An aviation expert from China has pleaded guilty to funneling sensitive military information out of the US and back home to hackers who used it to infiltrate computer systems, including those of aviation giant Boeing Company.
The US Department of Justice put out a statement on Wednesday about the plea agreement it struck with the 50-year-old Chinese national, Su Bin, also known as Stephen Su and Stephen Subin.
The DOJ said Su was involved in a years-long conspiracy to hack into computer systems at major defense contractors, to steal sensitive military and export-controlled data, and to send the stolen data to China.
A criminal complaint was first filed in 2014 against Su, a China-based businessman who worked in the aviation and aerospace fields. He was arrested in Canada in July 2014 and eventually waived his extradition rights.
Subsequent indictments were subsequently filed in Los Angeles.
Su is now admitting to stealing data relating to Boeing’s C-17 strategic transport aircraft and certain fighter jets produced for the US military.
Between October 2008 and March 2014, Su worked with two people in China to help them intrude into US networks and steal the data.
He would email his co-conspirators to tell them who to target at which companies and what technologies to focus on during their intrusions.
One of them would gain access to the sensitive data and email Su directory file listings and folders showing the data that he or she had been able to dig up.
Then, Su would tell the cyber intruder which files and folders he or she should steal.
After the intruder stole the data, using unspecified techniques to avoid detection, Su translated some of it into Chinese.
Then, Su and his accomplices would each write up, revise and email reports about the information and technology they’d gotten their hands on, including its value, sending the reports on to their financial backers.
He did it for the money, Su said.
Su’s facing a maximum sentence of five years in prison and a fine of $250,000 or twice the gross gain or gross loss resulting from the offense, whichever is greatest. He’s due to be sentenced on 13 July, 2016.
Granted, maximum sentences are rarely handed out.
But the US just might throw all of its weight against Su in this case, given that it’s been steaming over China’s espionage for the past few years.
Recent incidents in the ongoing US-China cyber espionage wars include one in June, when China allegedly hacked the US government and stole data on millions of current and former federal employees.
In the aftermath of the breach, President Obama was reportedly considering sanctions against the attackers, under the authority of an executive order he signed in April to punish individuals or entities engaged in cyberattacks against the US.
Those sanctions haven’t come to pass – at least, not yet – despite pressure from members of Congress and several presidential candidates to retaliate over the attack.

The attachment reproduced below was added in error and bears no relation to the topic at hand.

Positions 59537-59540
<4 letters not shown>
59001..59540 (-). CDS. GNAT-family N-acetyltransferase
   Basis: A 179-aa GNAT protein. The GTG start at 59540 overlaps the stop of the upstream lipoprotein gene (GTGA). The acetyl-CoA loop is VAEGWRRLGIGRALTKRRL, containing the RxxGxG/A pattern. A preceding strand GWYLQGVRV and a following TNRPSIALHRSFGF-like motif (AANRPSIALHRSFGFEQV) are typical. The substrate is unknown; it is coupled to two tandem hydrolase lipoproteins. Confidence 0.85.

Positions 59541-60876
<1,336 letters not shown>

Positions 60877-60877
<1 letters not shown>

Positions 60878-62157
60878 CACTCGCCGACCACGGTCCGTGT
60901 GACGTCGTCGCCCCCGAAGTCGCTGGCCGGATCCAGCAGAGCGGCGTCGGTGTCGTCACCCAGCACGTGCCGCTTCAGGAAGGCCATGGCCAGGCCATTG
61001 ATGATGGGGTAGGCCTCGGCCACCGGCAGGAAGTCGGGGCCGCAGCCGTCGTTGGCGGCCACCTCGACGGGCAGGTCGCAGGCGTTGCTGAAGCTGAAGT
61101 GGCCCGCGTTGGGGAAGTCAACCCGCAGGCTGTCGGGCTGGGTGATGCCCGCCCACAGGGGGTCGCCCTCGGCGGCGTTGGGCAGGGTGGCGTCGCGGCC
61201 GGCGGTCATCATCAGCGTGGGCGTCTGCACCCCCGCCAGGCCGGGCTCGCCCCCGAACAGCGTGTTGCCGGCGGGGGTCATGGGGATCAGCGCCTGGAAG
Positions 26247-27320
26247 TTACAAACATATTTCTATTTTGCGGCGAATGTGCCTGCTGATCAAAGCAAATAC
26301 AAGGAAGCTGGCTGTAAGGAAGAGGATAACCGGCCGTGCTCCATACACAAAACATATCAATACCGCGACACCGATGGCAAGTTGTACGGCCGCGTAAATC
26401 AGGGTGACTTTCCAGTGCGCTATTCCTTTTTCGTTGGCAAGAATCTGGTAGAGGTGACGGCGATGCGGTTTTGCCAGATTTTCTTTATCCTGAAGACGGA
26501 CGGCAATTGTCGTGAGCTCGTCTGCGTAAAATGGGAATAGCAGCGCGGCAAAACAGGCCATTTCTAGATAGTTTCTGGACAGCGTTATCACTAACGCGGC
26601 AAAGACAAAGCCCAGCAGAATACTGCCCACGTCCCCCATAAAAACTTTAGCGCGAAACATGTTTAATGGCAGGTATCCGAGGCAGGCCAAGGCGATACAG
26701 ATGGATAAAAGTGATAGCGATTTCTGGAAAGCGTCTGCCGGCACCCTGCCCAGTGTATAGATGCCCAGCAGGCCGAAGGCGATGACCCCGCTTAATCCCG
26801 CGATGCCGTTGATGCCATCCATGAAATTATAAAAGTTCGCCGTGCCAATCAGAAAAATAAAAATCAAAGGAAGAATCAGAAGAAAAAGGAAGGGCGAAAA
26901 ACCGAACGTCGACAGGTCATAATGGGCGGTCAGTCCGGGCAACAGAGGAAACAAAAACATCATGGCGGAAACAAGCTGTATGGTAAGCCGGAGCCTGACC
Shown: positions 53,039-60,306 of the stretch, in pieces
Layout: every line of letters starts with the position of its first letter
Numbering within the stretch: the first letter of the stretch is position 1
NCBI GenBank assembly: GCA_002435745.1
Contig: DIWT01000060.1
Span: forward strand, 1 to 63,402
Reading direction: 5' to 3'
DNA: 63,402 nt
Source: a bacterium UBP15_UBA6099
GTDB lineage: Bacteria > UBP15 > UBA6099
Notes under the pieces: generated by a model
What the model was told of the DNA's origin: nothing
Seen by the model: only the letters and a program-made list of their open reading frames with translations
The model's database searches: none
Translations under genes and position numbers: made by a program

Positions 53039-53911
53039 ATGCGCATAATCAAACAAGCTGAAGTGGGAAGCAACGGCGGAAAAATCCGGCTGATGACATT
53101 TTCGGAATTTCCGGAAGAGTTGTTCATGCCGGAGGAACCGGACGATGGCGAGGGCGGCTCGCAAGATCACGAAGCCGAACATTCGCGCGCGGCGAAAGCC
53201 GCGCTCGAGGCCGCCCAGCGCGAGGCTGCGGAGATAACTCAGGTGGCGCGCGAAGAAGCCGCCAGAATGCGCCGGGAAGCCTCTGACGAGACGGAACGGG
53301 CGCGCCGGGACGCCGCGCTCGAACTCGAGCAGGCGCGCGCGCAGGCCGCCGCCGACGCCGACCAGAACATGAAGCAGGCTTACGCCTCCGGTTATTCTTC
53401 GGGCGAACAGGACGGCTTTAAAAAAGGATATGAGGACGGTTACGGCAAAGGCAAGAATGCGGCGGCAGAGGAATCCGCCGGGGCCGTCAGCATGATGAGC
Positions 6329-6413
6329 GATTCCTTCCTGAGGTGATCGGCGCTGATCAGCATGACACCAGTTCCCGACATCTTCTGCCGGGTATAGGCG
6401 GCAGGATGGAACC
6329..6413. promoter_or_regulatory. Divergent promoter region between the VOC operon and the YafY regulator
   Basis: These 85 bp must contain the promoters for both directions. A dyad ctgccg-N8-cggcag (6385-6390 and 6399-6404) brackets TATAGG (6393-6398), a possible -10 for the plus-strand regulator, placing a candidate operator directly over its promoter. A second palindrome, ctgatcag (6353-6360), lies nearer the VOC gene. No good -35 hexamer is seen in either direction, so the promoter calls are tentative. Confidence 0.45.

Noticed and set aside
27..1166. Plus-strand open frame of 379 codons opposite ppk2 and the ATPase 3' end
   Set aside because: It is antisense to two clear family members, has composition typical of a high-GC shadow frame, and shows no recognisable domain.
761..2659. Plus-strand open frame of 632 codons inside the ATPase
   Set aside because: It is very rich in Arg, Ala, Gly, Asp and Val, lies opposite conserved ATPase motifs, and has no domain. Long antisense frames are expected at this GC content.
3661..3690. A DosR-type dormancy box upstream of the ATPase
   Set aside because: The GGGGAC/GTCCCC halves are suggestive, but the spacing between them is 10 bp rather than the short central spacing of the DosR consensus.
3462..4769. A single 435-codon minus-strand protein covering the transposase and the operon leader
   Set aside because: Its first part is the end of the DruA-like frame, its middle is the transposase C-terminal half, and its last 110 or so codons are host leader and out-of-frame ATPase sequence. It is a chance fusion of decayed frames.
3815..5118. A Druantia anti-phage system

A few months after the breach, in August, the Obama administration was reportedly working on a package of economic sanctions against Chinese individuals and companies – not for hacking the US government, but for theft of trade secrets from US companies, according to a report from the Washington Post.
Those sanctions were reportedly designed to send a message to Beijing that the US is ready to fight back against cyber-espionage.
If they ever get put into play, it would be the first use of new authority granted under the April executive order, according to officials who requested anonymity when talking to the Post.
The newspaper’s sources said that the US may be conducting its own covert cyber activity in response to the breach of US government personnel records.
It’s believed that those attacks were meant to scoop up national security intelligence, as opposed to being profit-motivated.
Nonetheless, sources told the Post that the administration wants to confront China publicly over economic espionage that it says is harming US businesses.
Profit-motivated Su might have handed the US the chance to do just that.
The DOJ’s statement quotes Assistant Attorney General for National Security John P. Carlin, who said that the Feds aren’t taking these cyber muggings lying down:
Su Bin admitted to playing an important role in a conspiracy, originating in China, to illegally access sensitive military data, including data relating to military aircraft that are indispensable in keeping our military personnel safe.
This plea sends a strong message that stealing from the United States and our companies has a significant cost; we can and will find these criminals and bring them to justice. The National Security Division remains sharply focused on disrupting cyber threats to the national security, and we will continue to be relentless in our pursuit of those who seek to undermine our security.